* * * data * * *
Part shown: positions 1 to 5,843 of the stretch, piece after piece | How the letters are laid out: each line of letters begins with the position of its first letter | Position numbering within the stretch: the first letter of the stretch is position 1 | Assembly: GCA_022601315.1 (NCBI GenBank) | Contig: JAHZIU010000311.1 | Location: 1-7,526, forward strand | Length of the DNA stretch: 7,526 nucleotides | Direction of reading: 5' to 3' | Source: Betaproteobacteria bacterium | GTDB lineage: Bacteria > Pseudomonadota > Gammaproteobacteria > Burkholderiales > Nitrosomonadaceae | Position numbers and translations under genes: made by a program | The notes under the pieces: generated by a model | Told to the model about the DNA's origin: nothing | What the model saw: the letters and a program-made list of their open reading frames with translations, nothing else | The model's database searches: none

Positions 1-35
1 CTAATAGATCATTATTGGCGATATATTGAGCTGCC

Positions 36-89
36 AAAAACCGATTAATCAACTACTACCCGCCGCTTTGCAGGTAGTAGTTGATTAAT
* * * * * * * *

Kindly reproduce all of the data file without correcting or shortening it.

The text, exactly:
Part shown: positions 1 to 5,843 of the stretch, piece after piece | How the letters are laid out: each line of letters begins with the position of its first letter | Position numbering within the stretch: the first letter of the stretch is position 1 | Assembly: GCA_022601315.1 (NCBI GenBank) | Contig: JAHZIU010000311.1 | Location: 1-7,526, forward strand | Length of the DNA stretch: 7,526 nucleotides | Direction of reading: 5' to 3' | Source: Betaproteobacteria bacterium | GTDB lineage: Bacteria > Pseudomonadota > Gammaproteobacteria > Burkholderiales > Nitrosomonadaceae | Position numbers and translations under genes: made by a program | The notes under the pieces: generated by a model | Told to the model about the DNA's origin: nothing | What the model saw: the letters and a program-made list of their open reading frames with translations, nothing else | The model's database searches: none

Positions 1-35
1 CTAATAGATCATTATTGGCGATATATTGAGCTGCC

Positions 36-89
36 AAAAACCGATTAATCAACTACTACCCGCCGCTTTGCAGGTAGTAGTTGATTAAT